Should hospital laboratorians develop formularies like our pharmacy colleagues did years ago? The impetus for pharmacies to develop formularies was to contain costs by having physicians order generic drugs rather than specialized drugs. What is a laboratory formulary? In simple terms, it is a list of tests physicians can order. Why would a laboratory want to consider this approach? In the current healthcare environment, laboratorians need to reconsider their roles in healthcare organizations. However, since there are no generic laboratory tests, the impetus for a laboratory formulary cannot be the same as it was for the pharmacy.

A major laboratory incentive to develop a formulary should be to limit inappropriate ordering of expensive molecular, genomic, and other esoteric tests. Lab formularies also hold the line on: utilizing diagnostic tests suboptimally—i.e., ordering an old test when a newer, better test is available; ordering tests found valuable in research but without extensive clinical validation or no documentation of improved diagnostic value versus existing tests; and adding a new, improved test to a panel without replacing an existing panel test.

Many feel developing laboratory formularies would defy the laboratory professional stereotype. But consider this: hospital pharmacies once were treated as a back office function that just supplied drugs and gave doctors what they wanted—not unlike many laboratories today. Over time, pharmacies developed formularies in collaboration with physicians and now pharmacists influence drug orders. Today laboratorians can and should be making a difference in optimal laboratory test ordering.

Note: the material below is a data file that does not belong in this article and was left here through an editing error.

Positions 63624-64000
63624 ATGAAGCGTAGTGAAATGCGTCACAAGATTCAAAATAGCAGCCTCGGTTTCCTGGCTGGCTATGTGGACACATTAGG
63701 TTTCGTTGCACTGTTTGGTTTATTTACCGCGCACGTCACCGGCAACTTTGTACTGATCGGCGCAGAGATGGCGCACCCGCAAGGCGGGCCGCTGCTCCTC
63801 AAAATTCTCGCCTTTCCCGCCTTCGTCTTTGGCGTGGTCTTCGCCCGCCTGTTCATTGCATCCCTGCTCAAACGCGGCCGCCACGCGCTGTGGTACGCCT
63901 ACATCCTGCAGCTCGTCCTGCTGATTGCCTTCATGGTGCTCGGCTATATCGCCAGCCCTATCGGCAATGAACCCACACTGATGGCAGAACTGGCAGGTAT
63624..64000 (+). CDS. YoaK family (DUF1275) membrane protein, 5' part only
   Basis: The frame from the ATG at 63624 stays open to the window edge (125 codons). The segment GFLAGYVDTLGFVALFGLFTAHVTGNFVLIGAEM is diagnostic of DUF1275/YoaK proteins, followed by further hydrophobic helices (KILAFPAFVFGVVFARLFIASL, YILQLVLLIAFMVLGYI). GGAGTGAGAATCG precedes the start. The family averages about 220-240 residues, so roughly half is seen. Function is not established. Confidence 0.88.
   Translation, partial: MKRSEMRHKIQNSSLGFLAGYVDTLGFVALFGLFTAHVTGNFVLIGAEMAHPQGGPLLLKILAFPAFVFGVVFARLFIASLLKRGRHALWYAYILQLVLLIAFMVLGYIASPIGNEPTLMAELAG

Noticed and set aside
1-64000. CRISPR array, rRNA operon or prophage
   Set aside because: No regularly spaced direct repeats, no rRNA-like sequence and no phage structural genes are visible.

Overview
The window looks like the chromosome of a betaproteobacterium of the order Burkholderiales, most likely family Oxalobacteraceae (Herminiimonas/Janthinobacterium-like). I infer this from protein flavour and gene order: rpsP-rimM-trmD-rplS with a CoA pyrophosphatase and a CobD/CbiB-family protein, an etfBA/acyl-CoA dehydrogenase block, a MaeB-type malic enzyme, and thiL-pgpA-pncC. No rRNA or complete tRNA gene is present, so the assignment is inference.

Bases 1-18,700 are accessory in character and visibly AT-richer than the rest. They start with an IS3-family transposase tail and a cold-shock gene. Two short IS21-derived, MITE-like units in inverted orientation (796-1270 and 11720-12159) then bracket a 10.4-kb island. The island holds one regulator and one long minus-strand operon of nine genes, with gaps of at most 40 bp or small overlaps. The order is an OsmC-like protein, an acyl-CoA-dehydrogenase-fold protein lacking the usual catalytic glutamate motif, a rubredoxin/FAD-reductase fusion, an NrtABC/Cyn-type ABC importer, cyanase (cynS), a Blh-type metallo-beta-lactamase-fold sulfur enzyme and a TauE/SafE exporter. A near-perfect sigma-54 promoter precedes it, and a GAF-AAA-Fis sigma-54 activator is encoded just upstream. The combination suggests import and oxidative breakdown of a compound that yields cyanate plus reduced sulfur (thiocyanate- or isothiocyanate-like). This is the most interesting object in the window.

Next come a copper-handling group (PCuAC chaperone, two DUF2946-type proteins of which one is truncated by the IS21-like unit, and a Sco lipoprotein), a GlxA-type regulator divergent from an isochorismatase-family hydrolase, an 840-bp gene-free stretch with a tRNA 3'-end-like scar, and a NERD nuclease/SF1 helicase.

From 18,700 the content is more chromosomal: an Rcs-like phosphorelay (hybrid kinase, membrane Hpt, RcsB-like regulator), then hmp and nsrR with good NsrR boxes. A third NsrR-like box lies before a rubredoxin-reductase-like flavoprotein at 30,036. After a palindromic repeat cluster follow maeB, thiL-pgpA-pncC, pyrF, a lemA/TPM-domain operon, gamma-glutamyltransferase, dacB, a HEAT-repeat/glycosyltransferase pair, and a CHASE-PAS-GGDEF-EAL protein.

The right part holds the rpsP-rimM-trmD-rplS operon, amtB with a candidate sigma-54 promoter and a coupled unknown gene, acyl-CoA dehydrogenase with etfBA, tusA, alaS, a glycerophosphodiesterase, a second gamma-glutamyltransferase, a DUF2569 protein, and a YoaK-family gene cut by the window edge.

Laboratory professionals should be fully engaged in test ordering; we need to be able to question test requests, suggest appropriate tests, and cancel inappropriate tests. All members of the lab staff have valuable contributions to make to this effort. 

Getting Started

So how does one start the process of developing a lab formulary? There’s no single magic step—a multi-pronged approach is the only way to go; however, collaboration is essential. Clinicians, laboratory professionals at all levels, clinically engaged pathologists, and the laboratory director must be involved. Education of all parties is another must. Everyone involved must understand how the test cycle works, know the roadblocks in the cycle, and how to overcome them. Physicians in particular also need a core knowledge of and competency in ordering tests correctly.

Beyond these broad considerations laboratorians have some particular responsibilities in influencing test ordering and working towards a formulary. One important action would be redesigning the lab requisition. Is the general requisition current and with limited esoteric tests? Tests should be organized by disease state or order patterns, and test bundling should be minimized. The lab also needs to establish a process to review new tests requested—they should only be ordered when data indicates their utility.